Featured KCBJ Problem: The ACL Tear, part 2: The Diagnosis
So you are in the middle of the football field, or have just been brought down off the ski mountain by a helicopter, and the certified athletic trainer or a physician on site has determined that you may have an anterior cruciate ligament injury. After you have recovered from the shock of having a serious injury, what do you do?
The next step is to see an orthopedic surgeon. When you are seen initially, the doctor may order X-rays to look for any possible fractures or depending on your age, to determine if you have open or closed growth plates (Growth plates are areas of developing cartilage tissue near the ends of long bones). X-rays will not show non-bony structures such as the anterior cruciate ligament. A MRI (magnetic resonance imaging) scan may also be ordered to evaluate the ACL and to determine if there is other damage to structures in the knee such as the meniscus, articular cartilage or other knee ligaments.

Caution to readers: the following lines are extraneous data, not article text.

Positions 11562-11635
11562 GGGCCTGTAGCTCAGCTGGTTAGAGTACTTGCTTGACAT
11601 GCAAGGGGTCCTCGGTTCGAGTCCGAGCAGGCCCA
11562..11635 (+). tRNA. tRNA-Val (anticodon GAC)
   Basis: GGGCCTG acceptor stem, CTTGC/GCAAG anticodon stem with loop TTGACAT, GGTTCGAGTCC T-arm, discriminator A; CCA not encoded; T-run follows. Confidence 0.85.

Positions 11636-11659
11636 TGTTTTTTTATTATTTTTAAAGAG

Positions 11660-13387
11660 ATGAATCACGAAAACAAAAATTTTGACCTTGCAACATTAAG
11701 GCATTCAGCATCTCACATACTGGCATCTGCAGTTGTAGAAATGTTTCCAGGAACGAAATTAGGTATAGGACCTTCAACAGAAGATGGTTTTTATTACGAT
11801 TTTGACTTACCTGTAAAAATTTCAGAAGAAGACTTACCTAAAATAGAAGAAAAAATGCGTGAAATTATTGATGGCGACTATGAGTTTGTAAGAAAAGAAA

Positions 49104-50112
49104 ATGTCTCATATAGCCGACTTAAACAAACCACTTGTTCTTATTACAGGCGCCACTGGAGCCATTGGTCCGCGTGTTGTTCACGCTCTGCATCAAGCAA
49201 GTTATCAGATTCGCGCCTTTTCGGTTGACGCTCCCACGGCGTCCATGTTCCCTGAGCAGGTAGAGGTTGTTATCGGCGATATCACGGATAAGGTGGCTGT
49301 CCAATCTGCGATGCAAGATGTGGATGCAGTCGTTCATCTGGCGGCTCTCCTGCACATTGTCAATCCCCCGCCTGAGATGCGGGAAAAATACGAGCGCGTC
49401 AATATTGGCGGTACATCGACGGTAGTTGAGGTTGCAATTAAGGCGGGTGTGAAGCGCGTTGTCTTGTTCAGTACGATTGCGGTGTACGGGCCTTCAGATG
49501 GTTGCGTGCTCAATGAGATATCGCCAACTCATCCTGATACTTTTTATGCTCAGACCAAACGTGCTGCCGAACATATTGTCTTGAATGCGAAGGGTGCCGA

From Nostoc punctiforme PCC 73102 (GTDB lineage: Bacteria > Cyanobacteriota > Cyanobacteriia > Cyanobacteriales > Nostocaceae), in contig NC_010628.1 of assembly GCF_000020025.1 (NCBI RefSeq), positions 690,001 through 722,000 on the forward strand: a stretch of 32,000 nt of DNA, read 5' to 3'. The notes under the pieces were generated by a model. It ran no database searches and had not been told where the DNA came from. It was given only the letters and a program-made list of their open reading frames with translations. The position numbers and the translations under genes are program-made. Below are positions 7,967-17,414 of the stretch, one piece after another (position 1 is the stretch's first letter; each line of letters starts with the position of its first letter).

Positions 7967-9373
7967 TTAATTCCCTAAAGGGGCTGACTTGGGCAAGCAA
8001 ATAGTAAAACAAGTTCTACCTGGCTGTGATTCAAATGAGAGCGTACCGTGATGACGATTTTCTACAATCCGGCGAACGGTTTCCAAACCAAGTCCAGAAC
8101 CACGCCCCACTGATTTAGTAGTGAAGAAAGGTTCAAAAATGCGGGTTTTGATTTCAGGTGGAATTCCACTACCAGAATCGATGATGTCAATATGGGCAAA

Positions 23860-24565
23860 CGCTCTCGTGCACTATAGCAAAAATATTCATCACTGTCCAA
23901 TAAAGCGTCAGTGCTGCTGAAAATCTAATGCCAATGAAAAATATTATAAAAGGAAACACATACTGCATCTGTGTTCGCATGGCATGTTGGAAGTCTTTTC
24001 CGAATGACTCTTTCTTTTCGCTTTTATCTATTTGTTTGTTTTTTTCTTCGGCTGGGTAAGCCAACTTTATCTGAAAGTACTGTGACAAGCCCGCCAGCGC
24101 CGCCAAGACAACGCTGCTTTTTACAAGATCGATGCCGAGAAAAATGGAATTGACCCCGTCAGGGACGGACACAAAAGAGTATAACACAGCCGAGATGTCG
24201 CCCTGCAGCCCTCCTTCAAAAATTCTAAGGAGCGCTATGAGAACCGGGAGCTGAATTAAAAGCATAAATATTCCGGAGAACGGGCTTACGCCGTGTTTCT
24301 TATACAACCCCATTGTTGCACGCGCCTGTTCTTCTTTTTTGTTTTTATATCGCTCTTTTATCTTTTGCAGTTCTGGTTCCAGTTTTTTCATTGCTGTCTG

A physical exam will also be performed including special testing of the knee to determine the integrity of the ACL as well as evaluate for other injuries. For more a short video to show a lachman’s test, one that will evaluate the ACL, click here.
One thing to note is if it is determined that you may have an Anterior Cruciate Ligament tear and Surgery is suggested, it might not be recommended immediately.
Dr. Thomas Samuelson, one of the Sports Medicine Orthopaedic Surgeon’s at Kansas City Bone & Joint notes “It’s important to rehabilitate the knee after an injury to regain full motion and to improve the muscle tone. The swelling than often comes with an injury also needs to resolve. If the ACL reconstruction is performed before these things happen, the post-operative rehab is very difficult and the knee may become stiff.”
Our next article this month will discuss surgical treatment options.
written by: Amy Roberts MS, ATC/L
Kansas City Bone & Joint Clinic
Source and for further information: American Academy of Orthopaedic Surgeons (AAOS)